Early Research Shows a Possible Link Between COVID-19 and Erectile Dysfunction – Got Your Attention?

Although the CDC does not list impotence as a reported outcome of the disease, Dr. Dena Grayson noted experts are learning more and more about the disease and its aftermath as the number of infections grows. 

If you're a man who for some reason hasn't chosen to take COVID-19 seriously despite the 284,440 reported deaths in the United States, well, here's a reason to care that may hit right under the belt: Preliminary research has shown a possible link between COVID-19 and erectile dysfunction.

Dr. Saeed Shoar, a clinical research scientist from Houston, Texas, has authored a study that presents two cases of young men who, after recovering from COVID-19, later exhibited symptoms of ED.

Both men reported a sexual dysfunction known as anorgasmia, a condition in which a person cannot achieve orgasm despite adequate stimulation. In neither case were there any factors besides COVID-19 that were thought to have caused the issue.

Got your attention now?

While the research is still in very early stages, Dr. Dena Grayson, an infectious disease specialist, told NBCLX that it should be taken seriously.

"We now know that people can have long term health effects from this virus, neurologic complications, and there is some real concern here that men could have long term issues of erectile dysfunction from this virus, because we know that it causes issues in the vasculature,” said Grayson.

The concern is specifically related to damage done to the cells that line the blood vessels, called the endothelial cells. "There certainly have been several case reports of men who have otherwise been healthy who had prolonged erectile dysfunction months after recovering from COVID so it is a real concern," she said, noting the illness can have “long term, lifelong, potentially, complications.”

In one of Shoar's two cases, a 44-year-old man with no prior history of sexual dysfunction complained at his follow-up survey of anorgasmia.

"He seemed to develop this as a result of COVID-19 encounter. The patient did not mention stressful conditions and denied taking specific medications, using recreational drugs, or suffering psychiatric conditions," Shoar wrote. "His wife had contracted COVID-19 one month earlier and recovered uneventfully."

In a second case study, a 31-year-old man also complained of reported symptoms of anorgasmia after recovering from COVID-19. The patient had not been taking any medication over the last three months and was referred to the sexual disorder and behavioral treatment clinic. The symptoms subsided after about 10 days.

Shoar said that to the best of his knowledge this is the first study of anorgasmia in survivors of COVID-19. But he said the long-term effects of COVID-19 infection on the sexual dysfunction are unknown.

Another study conducted in July 2020 on COVID-19 and erectile dysfunction also suggested that the virus “might exacerbate cardiovascular conditions; therefore, further increasing the risk of ED,” noting that “COVID-19 survivors might develop sexual and reproductive health issues.”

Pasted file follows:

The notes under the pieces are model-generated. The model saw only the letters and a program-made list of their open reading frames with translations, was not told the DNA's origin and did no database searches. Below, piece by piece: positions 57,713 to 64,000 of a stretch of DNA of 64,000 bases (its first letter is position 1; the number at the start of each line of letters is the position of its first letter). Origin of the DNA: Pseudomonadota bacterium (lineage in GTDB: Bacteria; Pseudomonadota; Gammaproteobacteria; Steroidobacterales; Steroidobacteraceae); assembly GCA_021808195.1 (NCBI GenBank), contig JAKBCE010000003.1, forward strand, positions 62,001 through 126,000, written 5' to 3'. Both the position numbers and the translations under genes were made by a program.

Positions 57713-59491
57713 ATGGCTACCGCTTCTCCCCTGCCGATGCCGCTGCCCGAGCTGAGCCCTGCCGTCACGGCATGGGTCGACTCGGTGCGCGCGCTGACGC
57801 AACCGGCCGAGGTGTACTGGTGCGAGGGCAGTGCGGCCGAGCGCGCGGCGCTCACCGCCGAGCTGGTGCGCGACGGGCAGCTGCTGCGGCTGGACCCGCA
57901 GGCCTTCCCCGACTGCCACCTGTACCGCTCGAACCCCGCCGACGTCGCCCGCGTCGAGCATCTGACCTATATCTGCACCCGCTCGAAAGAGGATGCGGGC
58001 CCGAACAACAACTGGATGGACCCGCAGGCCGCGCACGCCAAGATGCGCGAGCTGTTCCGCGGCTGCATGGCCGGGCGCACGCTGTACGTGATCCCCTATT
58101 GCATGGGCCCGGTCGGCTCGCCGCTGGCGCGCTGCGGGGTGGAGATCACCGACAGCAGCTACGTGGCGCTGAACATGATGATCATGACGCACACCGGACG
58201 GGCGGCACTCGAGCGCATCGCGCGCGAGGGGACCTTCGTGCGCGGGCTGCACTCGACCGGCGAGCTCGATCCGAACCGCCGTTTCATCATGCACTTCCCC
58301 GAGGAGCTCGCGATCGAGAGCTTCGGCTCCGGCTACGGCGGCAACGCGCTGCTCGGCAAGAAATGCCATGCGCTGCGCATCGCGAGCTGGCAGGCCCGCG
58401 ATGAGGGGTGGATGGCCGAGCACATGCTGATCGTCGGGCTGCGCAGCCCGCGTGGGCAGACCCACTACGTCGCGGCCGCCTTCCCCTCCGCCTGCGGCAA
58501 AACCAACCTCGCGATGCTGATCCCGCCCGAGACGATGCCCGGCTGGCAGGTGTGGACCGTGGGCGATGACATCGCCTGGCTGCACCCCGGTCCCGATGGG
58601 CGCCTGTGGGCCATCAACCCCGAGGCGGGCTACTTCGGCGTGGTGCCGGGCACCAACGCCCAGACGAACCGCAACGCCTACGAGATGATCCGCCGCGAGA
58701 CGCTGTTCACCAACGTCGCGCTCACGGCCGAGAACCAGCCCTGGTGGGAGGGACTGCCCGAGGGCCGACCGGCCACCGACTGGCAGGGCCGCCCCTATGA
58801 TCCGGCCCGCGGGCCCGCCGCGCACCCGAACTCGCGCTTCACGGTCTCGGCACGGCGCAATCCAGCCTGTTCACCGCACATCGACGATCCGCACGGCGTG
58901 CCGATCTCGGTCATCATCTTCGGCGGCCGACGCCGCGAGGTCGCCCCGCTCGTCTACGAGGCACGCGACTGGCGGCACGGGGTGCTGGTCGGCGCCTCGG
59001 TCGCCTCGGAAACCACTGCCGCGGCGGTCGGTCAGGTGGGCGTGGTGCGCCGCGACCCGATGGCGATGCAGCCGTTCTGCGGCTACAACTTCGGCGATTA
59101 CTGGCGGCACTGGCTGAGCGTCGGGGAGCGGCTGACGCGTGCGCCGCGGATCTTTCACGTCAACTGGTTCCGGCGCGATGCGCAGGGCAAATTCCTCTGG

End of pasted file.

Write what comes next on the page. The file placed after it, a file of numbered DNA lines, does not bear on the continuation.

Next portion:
There are also other physicians are taking note. Dr. Michael Eisenberg, a male sexual function specialist at Stanford University Medical Center, told Yahoo Life that the report of a link "certainly doesn't surprise me," although he said the risk is still "theoretical."

And Dr. Mohit Khera, a professor of urology at Baylor College of Medicine, told Yahoo Life that “COVID can have a direct and even indirect effect on erectile dysfunction.”

Khera explained that the damaged endothelium cells that have caused heart attacks in some patients with COVID-19 could also affect sexual performance.

Although the CDC does not list impotence as a reported outcome of the disease, both Grayson and Shoar noted that experts are learning more and more about the disease and its aftermath as the number of infections grows. 

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So bottom line. If you're a man recovering from COVID-19 should you be worried about some sort of erectile dysfunction? The answer is a firm (no pun intended) ... maybe.

"Our knowledge is still premature. Nobody has found any direct involvement of the virus in the male genital system," Shoar said. "We've proposed some hypotheses but no one has isolated the virus directly in the male genitals... and have correlated it with these sexual dysfunctions."

Grayson agreed it's too early from the sporadic number of case reports she's aware of to determine how common ED may be, but she says there's one sure way to protect yourself – by taking preventative measures from getting the disease in the first place by wearing a mask.

"I just hope that young people wake up and realize even if you don't have any serious symptoms at the time, you may have long term morbidity from this virus," she says. "Even if you don't get really really sick initially, it can cause long term potentially lifelong issues."

"Wear a mask," she added. "Don't put yourself in a situation where you're at risk."